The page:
Hakeemullah and Waliur Rehman Mehsud, before the Pakistani Army launched the South Waziristan offensive.
The leader of the Movement of the Taliban in Pakistan has agreed to withdraw his forces along with some allied Punjabi Taliban fighters from North Waziristan in an effort to prevent a Pakistani Army operation there.
Hakeemullah Mehsud, the leader of the Movement of the Taliban in Pakistan, and Waliur Rehman Mehsud, the leader of the Taliban in South Waziristan, agreed to leave North Waziristan after conducting talks with Hafiz Gul Bahadar, the top Taliban leader in North Waziristan, according to a report in The News. US intelligence officials contacted by The Long War Journal said the report is accurate and noted the shift of Taliban fighters.
“Almost 98 per cent of the Mehsud militants along with some Punjabi Taliban have left North Waziristan,” a source close to Bahadar told The News. “Before leaving, announcements were made from loudspeakers in mosques of various villages by the Mehsud Taliban to thank the tribespeople of North Waziristan for their cooperation and assistance to the displaced Mehsud militants.”
Hakeemullah and Waliur’s forces are said to have returned to the Shaktoi and Makeen regions in South Waziristan, where the military has claimed it has ousted the Taliban after an operation last fall.
“Most of them went to Shaktoi and Makeen in South Waziristan where they had their sanctuaries in the forest-covered mountains,” a Taliban official told The News. “In summer, militants can easily survive in the mountains but the security forces might face tough resistance there.” The Taliban had previously promised to wage a guerrilla war in South Waziristan in the spring; however, the Taliban campaign never materialized.
Hakeemullah and Waliur’s forces have left North Waziristan just as the Pakistani government has come under pressure by the US and Western countries to invade the Taliban-controlled tribal agency. North Waziristan is the home to top al Qaeda leaders as well as Bahadar and the Haqqani Network. Both Taliban groups provide shelter to al Qaeda and other Pakistani jihadist groups, and allow them to operate training camps and conduct attacks into Afghanistan.
The US has traced multiple terror plots back to North Waziristan. The latest plot, the failed Times Square car bombing, was carried out by a Pakistani-American who trained with Hakeemullah’s forces in North Waziristan. Hakeemullah and his deputy Qari Hussain Mehsud released tapes on the Internet that confirmed their involvement in the failed attack.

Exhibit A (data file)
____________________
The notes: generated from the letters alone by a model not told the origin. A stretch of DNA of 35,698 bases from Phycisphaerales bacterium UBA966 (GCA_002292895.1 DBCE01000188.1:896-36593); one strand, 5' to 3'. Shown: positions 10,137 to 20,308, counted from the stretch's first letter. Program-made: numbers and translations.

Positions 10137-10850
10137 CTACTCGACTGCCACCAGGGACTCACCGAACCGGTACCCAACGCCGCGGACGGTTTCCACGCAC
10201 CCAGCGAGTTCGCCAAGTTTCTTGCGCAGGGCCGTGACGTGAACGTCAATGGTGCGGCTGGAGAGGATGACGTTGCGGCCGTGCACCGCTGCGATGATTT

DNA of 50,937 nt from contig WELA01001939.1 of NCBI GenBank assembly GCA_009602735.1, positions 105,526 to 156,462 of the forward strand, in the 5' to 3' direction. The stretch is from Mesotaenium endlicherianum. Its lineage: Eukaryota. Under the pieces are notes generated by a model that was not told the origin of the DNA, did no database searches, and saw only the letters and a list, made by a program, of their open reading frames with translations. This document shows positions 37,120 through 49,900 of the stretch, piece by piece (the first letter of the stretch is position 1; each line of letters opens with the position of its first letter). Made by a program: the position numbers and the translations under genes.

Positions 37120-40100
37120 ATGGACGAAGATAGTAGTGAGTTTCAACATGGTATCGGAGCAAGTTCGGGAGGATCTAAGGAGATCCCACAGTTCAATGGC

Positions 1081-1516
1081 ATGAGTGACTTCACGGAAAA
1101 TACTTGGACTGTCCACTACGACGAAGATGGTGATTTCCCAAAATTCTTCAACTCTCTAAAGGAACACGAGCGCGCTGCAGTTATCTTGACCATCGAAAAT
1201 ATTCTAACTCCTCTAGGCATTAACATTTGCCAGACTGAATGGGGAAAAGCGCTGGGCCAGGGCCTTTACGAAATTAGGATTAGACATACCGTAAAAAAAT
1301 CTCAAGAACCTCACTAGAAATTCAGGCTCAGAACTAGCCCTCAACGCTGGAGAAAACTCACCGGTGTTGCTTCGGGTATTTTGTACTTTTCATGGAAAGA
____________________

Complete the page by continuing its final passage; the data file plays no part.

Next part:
Hakeemullah’s withdrawal from North Waziristan took place as the Pakistani government and military have pressured Bahadar to eject Hakeemullah and the Punjabi Taliban, which includes members and factions of the Lashkar-e-Taiba, Jaish-e-Mohammed, Lashkar-e-Jhangvi, and Harakat-ul-Jihad-al-Islami. The Pakistani government has rebuffed Western calls for an operation in North Waziristan, as so-called ‘good Taliban’ groups such as the Haqqani Network and Bahadar’s group are based there. The ‘good Taliban’ do not advocate attacks against the Pakistani state yet openly support the Taliban and al Qaeda in Afghanistan.
US military and intelligence officials contacted by The Long War Journal said the withdrawal of Hakeemullah from North Waziristan is a ruse to keep the ‘good Taliban’ intact.
“This so-called pullout is just the excuse the Pakistanis needed to call off a North Waziristan operation,” a senior military intelligence official said. “The timing could not be any better for the Pakistani military, who clearly engineered this, could it?”
“Make no mistake, the Pakistani government will now say it doesn’t have a reason to go into North Waziristan, that Hakeemullah and all of the bad guys have now fled, and we can deal with the remaining Taliban,” a senior intelligence official said. “We’ve heard this all before, in past peace deals [in North and South Waziristan], when the tribes claimed they ejected al Qaeda. But they never did.”
According to another official, Bahadar’s request for Hakeemullah to leave North Waziristan is an admission that Bahadar never intended to honor a peace agreement with the Pakistani military that was signed just prior to the invasion of the Mehsud tribal areas last fall. In that agreement, Bahadar promised he would not shelter fighters and leaders from South Waziristan, and agreed to keep his fighters from attacking Pakistani military forces in North Waziristan.
“Yet again, the Pakistanis have agreed to a farcical peace agreement that no one believed would be honored by the Taliban,” observed a military intelligence official who closely tracks the region. “Bahadar gave safe haven to Hakeemullah and company, and the Pakistani military was attacked in North Waziristan. The military’s response was to ignore the violations, because in the end they didn’t care if the agreement was honored or not. They [the Pakistani Army] just want to stay out of North Waziristan.”
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